Academic Rank:
Professor, UBC
Head and Distinguished Scientist, Department of Experimental Therapeutics, BC Cancer
Short Bio:

Dr. Bally is a recognized expertise in biochemistry, pharmacology/ toxicology, nanoscale drug delivery formulations and preclinical models including expertise in a variety of orthotopic and metastatic cancer models as well as pharmacodynamic analysis. He is qualified to conduct preclinical safety studies under Good Laboratory Practices and has completed training in Good Manufacturing Practices. He has trained over 60 PDFs/PhD students. Trainees currently in his lab have competitive salary support from MITACs and the Brazil government. Of those which have moved on from his lab, 10 are in tenured academic positions, 17 hold management and scientific posts in biotech companies, 4 are involved in regulatory affairs, 11 are physicians and 6 work in organizations that form an interface between industry and academia (e.g. Centre for Drug Research and Development, CDRD). He co-founded CDRD, an organization which translates academic discoveries into commercially viable technologies.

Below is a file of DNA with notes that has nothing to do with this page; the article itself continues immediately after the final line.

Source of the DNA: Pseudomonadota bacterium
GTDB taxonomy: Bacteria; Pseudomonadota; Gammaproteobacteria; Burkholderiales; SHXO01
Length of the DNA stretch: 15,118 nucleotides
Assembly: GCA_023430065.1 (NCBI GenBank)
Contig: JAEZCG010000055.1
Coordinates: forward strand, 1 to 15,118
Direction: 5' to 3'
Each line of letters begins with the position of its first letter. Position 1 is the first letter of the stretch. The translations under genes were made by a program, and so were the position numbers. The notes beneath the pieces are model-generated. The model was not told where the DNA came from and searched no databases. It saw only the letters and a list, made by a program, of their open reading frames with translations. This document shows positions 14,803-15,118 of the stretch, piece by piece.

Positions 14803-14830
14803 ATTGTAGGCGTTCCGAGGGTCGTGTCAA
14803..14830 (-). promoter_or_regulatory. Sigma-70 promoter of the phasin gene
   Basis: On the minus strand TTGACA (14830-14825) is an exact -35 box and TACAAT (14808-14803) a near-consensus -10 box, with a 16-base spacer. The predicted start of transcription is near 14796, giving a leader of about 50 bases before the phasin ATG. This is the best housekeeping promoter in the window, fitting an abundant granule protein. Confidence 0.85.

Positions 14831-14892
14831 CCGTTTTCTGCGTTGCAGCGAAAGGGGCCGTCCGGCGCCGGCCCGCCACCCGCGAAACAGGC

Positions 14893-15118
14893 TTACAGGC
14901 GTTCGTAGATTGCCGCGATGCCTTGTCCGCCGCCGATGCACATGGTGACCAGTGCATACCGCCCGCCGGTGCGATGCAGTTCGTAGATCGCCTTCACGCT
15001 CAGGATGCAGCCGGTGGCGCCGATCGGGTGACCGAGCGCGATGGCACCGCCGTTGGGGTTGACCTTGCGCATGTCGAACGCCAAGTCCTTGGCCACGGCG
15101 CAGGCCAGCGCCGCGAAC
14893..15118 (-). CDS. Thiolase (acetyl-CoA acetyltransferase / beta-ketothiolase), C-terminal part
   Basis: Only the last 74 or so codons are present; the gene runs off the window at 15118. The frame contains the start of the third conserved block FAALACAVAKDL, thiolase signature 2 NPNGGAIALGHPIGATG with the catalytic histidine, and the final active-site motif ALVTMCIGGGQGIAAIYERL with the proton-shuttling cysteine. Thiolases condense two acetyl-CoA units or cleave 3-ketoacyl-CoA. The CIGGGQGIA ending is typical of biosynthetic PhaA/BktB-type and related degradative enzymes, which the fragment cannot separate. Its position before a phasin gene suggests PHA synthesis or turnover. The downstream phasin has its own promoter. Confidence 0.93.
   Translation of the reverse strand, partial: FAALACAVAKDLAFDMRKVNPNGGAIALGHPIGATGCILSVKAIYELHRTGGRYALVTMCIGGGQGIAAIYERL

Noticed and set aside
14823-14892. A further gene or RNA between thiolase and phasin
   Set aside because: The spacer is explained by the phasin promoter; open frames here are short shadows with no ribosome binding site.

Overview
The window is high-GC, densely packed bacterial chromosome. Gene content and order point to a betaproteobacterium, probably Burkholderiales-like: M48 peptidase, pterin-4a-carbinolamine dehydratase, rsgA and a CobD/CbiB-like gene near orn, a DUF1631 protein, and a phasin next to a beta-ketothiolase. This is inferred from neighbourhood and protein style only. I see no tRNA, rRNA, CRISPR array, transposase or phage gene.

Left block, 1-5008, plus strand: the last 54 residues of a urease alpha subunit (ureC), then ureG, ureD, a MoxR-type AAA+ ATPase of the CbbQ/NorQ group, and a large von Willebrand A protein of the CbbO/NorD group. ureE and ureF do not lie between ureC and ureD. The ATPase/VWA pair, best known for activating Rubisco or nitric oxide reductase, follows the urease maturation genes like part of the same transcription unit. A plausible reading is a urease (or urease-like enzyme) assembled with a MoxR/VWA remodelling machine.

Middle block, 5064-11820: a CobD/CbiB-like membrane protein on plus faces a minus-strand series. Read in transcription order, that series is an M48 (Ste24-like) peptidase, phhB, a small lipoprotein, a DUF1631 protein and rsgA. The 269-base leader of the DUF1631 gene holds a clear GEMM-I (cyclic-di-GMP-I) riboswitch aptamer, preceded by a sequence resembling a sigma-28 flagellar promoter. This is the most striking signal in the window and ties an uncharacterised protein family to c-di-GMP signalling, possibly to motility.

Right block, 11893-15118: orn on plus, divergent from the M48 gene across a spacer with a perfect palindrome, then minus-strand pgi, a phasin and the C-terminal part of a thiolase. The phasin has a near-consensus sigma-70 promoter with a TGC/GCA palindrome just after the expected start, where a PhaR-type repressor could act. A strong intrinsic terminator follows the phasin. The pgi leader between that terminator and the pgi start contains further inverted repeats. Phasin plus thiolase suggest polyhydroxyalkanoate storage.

Dr. Bally’s research has resulted in >200 peer reviewed papers, >140 published abstracts, 21 book chapters, and >200 patents. Google Scholar indicates that his collective works has >22,000 citations, 250 of these have been cited >10 times. His lifetime H-index is currently 77 and since 2014 his H-index is 43. The majority of his publications appear in the top 10% of journals listed within identified SJR Subject Area Rankings. His productivity includes: (i) creation of start-up companies; (ii) publication and patents that have transformed the field of lipid-based drug delivery; (iii) an ability to sustain continuous grant funding for >25 years; (iv) mentorship of trainees who develop successful careers; and (v) development of products that benefit patients with cancer. He has advanced the field of nanotechnology by pioneering novel manufacturing, drug loading, and freeze-drying methods as well as by discovering novel compositions that define approved drugs (e.g. MyoCetTM; marketed by Teva Pharmaceuticals and MarqiboTM; marketed by Spectrum Pharmaceuticals) as well as a drug combination that may replace the standard of care for patients with high risk AML (VYXEOS™; marketed by Jazz Pharmaceuticals). Marqibo has only recently been approved so its impact on cancer patients is too early to judge; but large-scale meta-analysis of data from metastatic breast cancer patients in Europe treated with MyoCet prove that it is a safer alternative to doxorubicin. He co-invented technologies protecting fixed ratio drug combination products such as VYXEOS™. Recently he has patented the use of metal complexation reactions to associate metal complexing water soluble drugs with lipid based nanoparticulate formulations; a technology base that is currently being expanded to include water insoluble metal complexed drugs. Four companies that he co-founded (Inex-renamed Arbutus Biopharm, Northern Lipids-renamed Transferra (acquired by Evonik), Celator (acquired by Jazz Pharmaceuticals) and Cuprous Pharmaceuticals) are still operating and when considered with CDRD, these organizations employ >250 FTEs in BC. Transferra was acquired by Evonik for $43M/Cdn and Celator was acquired by Jazz for $1.5B/Cdn. Since its introduction VYXEOS™ resulted in over $180 million US in sales world wide.